Depression and creativity are closely associated but being an artist does not mean being depressed. The history of artists is full of incidents where creative people faced depression or ended their lives. The term the tortured artist is a stereotype as modern times have changed the narrative regarding artists and art. Now, artists don’t necessarily need to be depressed. Despite all the happy and positive claims, history has been pretty cruel to the artists. Mental issues and mood disorders were common among creative people. To answer the question, we need to explore different aspects of this subject in detail. In this article we are going to speak about whether an artist is depressed or not.
Are Artists Depressed?
This is a question that we have been asked many times by family members, friends, and even acquaintances. The answer, surprisingly enough, is no.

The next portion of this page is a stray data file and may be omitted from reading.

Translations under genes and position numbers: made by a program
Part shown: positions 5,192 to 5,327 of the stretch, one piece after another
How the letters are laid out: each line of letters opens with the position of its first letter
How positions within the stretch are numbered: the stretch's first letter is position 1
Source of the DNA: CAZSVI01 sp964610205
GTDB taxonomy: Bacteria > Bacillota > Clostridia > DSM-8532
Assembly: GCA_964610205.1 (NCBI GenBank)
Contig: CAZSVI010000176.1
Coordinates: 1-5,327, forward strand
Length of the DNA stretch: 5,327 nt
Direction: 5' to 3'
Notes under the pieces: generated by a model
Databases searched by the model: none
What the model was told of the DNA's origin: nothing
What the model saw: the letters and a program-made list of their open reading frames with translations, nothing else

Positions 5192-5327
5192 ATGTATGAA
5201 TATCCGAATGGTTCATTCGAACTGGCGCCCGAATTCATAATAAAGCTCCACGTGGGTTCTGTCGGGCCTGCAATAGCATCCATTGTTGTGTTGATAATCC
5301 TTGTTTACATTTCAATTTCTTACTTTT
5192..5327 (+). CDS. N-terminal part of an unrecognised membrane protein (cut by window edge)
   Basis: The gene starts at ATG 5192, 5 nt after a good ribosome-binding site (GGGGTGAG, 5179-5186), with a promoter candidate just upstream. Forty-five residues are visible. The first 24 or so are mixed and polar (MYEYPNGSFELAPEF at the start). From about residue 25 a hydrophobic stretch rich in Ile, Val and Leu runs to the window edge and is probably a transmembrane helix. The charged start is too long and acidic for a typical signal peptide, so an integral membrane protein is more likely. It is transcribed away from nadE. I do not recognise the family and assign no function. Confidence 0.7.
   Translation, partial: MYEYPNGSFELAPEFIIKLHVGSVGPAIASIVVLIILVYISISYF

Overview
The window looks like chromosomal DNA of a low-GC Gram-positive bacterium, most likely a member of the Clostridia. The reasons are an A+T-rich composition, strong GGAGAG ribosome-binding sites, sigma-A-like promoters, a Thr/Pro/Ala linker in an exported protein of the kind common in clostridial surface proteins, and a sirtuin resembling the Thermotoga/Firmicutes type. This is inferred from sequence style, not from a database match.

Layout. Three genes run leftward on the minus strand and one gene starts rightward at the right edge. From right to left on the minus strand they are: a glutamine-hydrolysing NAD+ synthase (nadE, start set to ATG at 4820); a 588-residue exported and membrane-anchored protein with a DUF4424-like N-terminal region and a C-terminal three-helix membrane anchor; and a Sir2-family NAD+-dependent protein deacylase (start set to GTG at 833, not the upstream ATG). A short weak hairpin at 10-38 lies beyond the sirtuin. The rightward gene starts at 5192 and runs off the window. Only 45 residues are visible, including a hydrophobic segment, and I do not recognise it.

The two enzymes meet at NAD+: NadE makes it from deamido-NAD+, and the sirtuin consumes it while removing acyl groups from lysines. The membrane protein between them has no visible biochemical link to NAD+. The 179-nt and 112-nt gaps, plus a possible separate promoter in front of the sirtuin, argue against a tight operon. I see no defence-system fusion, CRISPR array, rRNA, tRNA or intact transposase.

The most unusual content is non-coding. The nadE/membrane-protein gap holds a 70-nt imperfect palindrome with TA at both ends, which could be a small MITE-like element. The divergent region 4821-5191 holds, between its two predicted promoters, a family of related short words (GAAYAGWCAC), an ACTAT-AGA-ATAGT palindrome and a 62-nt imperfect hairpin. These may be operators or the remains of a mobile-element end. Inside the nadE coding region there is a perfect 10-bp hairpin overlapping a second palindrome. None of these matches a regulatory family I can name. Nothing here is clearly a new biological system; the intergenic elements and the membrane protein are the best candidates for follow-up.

Depression is more common among artists than it is in the general population. However, this may not be because they are depressed; rather it may be due to their profession’s requirement for individuals to relentlessly create.
In other words, artists may become depressed by the creative process of producing art–a process that can often take years or even decades of intense work before any payoff or recognition comes along—which can cause significant insecurities and loneliness within an artist. But depression is neither a requirement nor part of their day-to-day life.
In fact, for many artists, producing art is the primary means by which they experience happiness and joy.
However, in some cases—especially when an individual presents with serious mental health problems—depression can be a byproduct of the specific symptoms that are experienced such as delusions, hallucinations, or losing touch with reality. For example, a person who sees pictures in the clouds might become depressed if no one believes them or shares their vision.
The discussion of whether artists are debilitated by depression has been going on for ages; even in Shakespeare’s Sonnets, the youthful dramatist refers to his state as “sad”.